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Danone and Diageo warnings show the food and beverage industry can’t escape coronavirus

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Food and drink giants Danone and Diageo are the latest companies to warn that the coronavirus outbreak will cost them millions of dollars in sales and hurt profits.

They join a growing list of businesses, from airlines, car manufacturers and smartphone makers to shipping companies and tourism firms, to disclose financial damage linked to the coronavirus, which has disrupted China, a major producer and consumer of their goods and services, and spread to other big economies.

Investors are now panicking over the impact of the virus, with global stock markets entering their fifth consecutive day of losses on Wednesday.

Diageo, the maker of Johnnie Walker, Smirnoff, Guinness and Captain Morgan, warned Wednesday that sales could be hit by as much as £325 million ($421 million) in the 2020 fiscal year. Earnings could be dented by up to £200 million ($259 million).

The closure of bars and restaurants in China, as well as a “substantial reduction in banqueting” has caused “significant disruption” since the end of January, the UK drinks maker said in a statement. Consumption has also dropped in South Korea, Japan and Thailand, it added.

Diageo said that current forecasts exclude any impact of the coronavirus on markets outside of Asia Pacific, which accounts for 20% of its sales.

The company makes a quarter of its sales in Europe, where authorities are scrambling to contain a coronavirus outbreak in Italy that has infected over 320 people and resulted in 12 deaths. France reported its first coronavirus death Wednesday.

Danone’s water business hit

Danone, which makes Evian bottled water and Alpro yoghurt, said it expects the coronavirus to shave €100 million ($109 million) off sales in the first quarter, mostly in its bottled water business in China. Sales growth in the quarter is now expected to be “broadly flat,” it added.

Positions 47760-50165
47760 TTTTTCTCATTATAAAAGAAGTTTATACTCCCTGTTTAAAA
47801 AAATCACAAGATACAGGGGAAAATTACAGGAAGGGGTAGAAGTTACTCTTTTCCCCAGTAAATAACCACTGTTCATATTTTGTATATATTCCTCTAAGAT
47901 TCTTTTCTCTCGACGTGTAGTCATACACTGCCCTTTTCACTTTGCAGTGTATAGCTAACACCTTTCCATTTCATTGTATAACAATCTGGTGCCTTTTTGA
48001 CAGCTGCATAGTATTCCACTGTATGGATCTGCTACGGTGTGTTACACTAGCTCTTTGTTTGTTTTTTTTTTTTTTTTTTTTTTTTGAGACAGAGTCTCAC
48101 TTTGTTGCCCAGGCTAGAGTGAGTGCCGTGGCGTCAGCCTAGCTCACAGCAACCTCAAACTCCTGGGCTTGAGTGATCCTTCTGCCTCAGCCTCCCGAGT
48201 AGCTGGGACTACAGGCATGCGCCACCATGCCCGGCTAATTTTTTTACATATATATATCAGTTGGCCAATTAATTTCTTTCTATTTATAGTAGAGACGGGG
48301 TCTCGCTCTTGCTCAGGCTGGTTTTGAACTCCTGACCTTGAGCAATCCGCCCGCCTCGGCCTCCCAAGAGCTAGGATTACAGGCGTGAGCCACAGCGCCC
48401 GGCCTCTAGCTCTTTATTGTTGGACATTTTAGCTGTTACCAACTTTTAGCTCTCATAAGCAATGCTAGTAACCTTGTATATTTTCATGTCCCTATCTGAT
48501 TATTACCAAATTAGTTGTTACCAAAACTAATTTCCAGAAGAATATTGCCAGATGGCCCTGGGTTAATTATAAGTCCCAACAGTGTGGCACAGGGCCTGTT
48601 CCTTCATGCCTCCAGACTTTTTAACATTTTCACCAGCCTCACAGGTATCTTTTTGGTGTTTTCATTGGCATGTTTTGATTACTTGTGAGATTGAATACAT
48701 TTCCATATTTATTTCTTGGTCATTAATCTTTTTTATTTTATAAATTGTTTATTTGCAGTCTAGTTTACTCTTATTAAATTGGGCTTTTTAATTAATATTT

The French company also said that sales and profits for the full year could be hit.

China is Danone’s second biggest market and it accounted for 10% of sales last year. The company employs 8,200 people in the country, where it has eight factories, including one in Wuhan, ground zero of the coronavirus outbreak.

That factory, which makes bottled water, remains closed and the shutdown has affected distribution across the supply chain, Danone said in an earnings presentation.

It added that the impact of the virus has delayed the rebranding of its Mizone water business in China to the second quarter, which could put summer sales at risk.

“While we cannot currently predict the duration and extent of the impact of [the coronavirus], we remain extremely vigilant and are closely monitoring the situation every day, working hand in hand with the local authorities,” the company said in a statement.

Coronavirus spreads

The death toll from the coronavirus is over 2,700 worldwide, with the vast majority in mainland China. There have been more than 80,000 global cases.

Officials and business leaders had been hoping that dramatic action taken by China would slow the spread of coronavirus and prevent it from gaining traction around the world.

But the emergence of hundreds of coronavirus cases in Japan, Italy and South Korea has dashed hopes of a speedy recovery.

Anthony Fauci, director of the US National Institute of Allergy and Infectious Diseases, told CNN on Wednesday that the United States needs to prepare for a potential pandemic.

“You have the makings of a pandemic,” Fauci said. “If that’s the case, if we have a pandemic, then we will be impacted.”

Article Topic Follows: Biz/Tech

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